Islamic State group fighters fled to other parts of Syria after the loss of their Syrian stronghold Raqa, seen here on January 16, 2018 (AFP Photo/DELIL SOULEIMAN)
Beirut (AFP) - The Islamic State group has been ousted from northwestern Syria's Idlib province after a final group of the jihadists surrendered to hardline rebels on Tuesday, a spokesman and monitor said.
Some 400 people including IS fighters, relatives and wounded, gave themselves up to an alliance of rebel groups on Tuesday, said a spokesman for the Jaish al-Nasr faction which took part in the operation.
"We hit them with artillery in the town of Al-Khowein until they agreed to surrender," Abu al-Majd al-Homsi said.
Homsi said the fighters would be interrogated to find out whether they had planted sleeper cells in the area, and would be put on trial in "special courts".
IS once held swathes of northern and central Syria including parts of Hama, Homs and Aleppo provinces and much of Raqa, including its provincial capital.
After a string of major defeats last year, hundreds of IS fighters fled to a pocket of territory at the intersection of Hama, Idlib, and Aleppo provinces.
They have now been fully ousted from all three, according to the Syrian Observatory for Human Rights.
Syrian government troops pushed them out of Hama and into Idlib province last week, Observatory head Rami Abdel Rahman said.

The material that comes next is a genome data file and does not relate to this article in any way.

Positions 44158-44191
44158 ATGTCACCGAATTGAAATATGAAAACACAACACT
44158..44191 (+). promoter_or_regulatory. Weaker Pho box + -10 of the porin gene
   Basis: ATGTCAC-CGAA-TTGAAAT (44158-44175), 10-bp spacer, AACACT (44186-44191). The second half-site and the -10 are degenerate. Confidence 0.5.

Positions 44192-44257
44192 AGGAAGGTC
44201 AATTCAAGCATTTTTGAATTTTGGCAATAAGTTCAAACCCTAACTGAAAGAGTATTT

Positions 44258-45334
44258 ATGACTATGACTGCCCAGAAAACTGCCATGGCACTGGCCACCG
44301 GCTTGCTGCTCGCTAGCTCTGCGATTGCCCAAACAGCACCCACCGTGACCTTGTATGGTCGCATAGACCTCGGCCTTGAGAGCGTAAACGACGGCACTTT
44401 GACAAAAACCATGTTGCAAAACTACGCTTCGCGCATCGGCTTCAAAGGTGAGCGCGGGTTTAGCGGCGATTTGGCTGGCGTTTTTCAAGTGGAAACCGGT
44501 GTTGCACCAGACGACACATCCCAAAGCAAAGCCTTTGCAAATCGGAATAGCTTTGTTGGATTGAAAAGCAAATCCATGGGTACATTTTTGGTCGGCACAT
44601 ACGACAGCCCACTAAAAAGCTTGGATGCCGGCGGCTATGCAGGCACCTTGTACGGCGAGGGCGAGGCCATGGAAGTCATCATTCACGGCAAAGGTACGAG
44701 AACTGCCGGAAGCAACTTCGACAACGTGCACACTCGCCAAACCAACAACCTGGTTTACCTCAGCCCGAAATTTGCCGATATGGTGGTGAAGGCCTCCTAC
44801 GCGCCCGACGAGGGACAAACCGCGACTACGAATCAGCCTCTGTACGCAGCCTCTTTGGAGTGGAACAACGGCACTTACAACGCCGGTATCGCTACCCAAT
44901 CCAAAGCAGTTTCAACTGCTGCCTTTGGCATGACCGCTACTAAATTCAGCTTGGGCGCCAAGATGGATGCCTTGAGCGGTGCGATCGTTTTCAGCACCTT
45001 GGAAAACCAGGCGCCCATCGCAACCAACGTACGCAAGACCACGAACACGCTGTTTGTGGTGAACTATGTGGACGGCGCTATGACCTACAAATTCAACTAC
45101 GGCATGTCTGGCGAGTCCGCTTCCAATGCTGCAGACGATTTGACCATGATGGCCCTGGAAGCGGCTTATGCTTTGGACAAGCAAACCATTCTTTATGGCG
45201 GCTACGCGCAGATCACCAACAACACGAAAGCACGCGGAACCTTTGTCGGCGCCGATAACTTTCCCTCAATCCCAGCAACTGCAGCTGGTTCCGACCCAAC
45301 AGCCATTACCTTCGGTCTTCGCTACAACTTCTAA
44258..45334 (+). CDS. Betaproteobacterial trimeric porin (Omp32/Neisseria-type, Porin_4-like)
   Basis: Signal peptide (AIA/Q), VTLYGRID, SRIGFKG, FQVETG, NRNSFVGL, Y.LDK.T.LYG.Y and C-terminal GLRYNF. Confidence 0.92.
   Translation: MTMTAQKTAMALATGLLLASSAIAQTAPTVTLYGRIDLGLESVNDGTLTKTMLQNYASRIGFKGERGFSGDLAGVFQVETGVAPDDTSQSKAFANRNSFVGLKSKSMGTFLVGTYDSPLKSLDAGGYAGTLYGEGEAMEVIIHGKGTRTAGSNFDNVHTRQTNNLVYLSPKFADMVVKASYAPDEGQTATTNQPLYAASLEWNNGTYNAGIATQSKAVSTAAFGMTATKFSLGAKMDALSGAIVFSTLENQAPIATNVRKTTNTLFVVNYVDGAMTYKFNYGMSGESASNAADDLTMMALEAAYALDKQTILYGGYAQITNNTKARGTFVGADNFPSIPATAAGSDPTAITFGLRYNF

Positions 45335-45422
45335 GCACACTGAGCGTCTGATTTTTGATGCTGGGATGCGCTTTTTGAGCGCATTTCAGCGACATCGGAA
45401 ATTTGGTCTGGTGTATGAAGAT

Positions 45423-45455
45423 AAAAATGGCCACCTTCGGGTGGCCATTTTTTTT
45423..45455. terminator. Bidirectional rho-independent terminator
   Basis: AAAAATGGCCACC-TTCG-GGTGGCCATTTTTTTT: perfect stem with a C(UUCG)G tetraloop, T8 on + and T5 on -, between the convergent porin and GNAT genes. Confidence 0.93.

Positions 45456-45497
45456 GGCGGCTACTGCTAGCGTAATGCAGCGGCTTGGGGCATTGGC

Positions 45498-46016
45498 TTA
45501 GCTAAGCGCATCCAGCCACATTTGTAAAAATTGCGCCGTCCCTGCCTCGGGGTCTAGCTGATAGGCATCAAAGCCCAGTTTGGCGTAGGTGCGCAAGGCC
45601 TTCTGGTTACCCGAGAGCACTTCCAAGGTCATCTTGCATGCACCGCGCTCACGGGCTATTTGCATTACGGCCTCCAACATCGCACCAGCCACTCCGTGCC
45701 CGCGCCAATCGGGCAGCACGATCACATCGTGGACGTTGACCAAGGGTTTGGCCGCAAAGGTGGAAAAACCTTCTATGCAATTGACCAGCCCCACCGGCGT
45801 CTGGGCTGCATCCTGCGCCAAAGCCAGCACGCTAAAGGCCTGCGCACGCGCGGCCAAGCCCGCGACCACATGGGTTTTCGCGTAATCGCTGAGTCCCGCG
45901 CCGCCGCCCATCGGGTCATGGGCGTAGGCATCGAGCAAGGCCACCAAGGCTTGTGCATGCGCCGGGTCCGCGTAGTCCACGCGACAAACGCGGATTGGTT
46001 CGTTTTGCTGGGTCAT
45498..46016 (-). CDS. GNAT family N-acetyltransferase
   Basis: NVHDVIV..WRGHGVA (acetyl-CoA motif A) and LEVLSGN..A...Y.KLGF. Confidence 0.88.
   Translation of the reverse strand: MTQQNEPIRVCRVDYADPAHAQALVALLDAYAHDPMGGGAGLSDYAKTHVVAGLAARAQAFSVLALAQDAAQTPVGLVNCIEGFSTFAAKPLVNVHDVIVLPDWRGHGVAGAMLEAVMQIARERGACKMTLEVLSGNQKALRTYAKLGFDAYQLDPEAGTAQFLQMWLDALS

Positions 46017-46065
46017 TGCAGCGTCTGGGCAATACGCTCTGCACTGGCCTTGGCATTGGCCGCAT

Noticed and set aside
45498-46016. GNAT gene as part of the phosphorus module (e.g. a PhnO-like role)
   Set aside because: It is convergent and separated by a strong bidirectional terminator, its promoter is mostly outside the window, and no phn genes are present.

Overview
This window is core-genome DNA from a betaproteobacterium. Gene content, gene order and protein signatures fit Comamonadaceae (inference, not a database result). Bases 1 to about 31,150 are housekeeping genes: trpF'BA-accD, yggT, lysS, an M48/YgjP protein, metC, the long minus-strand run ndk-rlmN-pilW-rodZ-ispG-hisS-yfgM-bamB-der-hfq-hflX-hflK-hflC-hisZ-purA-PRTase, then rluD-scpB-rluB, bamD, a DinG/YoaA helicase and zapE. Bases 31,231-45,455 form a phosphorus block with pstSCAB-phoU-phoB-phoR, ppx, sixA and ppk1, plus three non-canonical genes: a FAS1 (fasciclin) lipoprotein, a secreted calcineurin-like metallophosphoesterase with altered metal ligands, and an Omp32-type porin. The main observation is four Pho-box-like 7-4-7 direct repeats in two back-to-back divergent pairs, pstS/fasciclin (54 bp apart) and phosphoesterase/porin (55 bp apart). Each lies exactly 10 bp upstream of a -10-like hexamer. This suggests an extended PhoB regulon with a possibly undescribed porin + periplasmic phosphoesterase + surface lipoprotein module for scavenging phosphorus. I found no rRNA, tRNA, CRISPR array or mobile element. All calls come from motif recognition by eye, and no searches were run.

"Around 250 fighters with their families, or 400 people in total, were besieged in Al-Khowein," Abdel Rahman said.
"Now, Idlib, Hama, and Aleppo are completely clear of IS."
IS fighters are still present in smaller numbers in the provinces of Homs, Deir Ezzor, Hasakeh, as well as around Damascus and in Syria's south.
IS operated an Islamic "governorate" in Idlib over four years ago, but it was kicked out of the province in early 2014 by Islamist fighters and allied rebels, only returning after a blistering series of defeats late last year.
The Islamist and rebel fighters went on to oust the regime from the rest of the province in 2015 but are now facing a ferocious government assault aimed at retaking key territory there.
Announcing the IS surrender on Tuesday, rebels accused Syria's government of having granted the jihadists safe passage into Al-Khowein.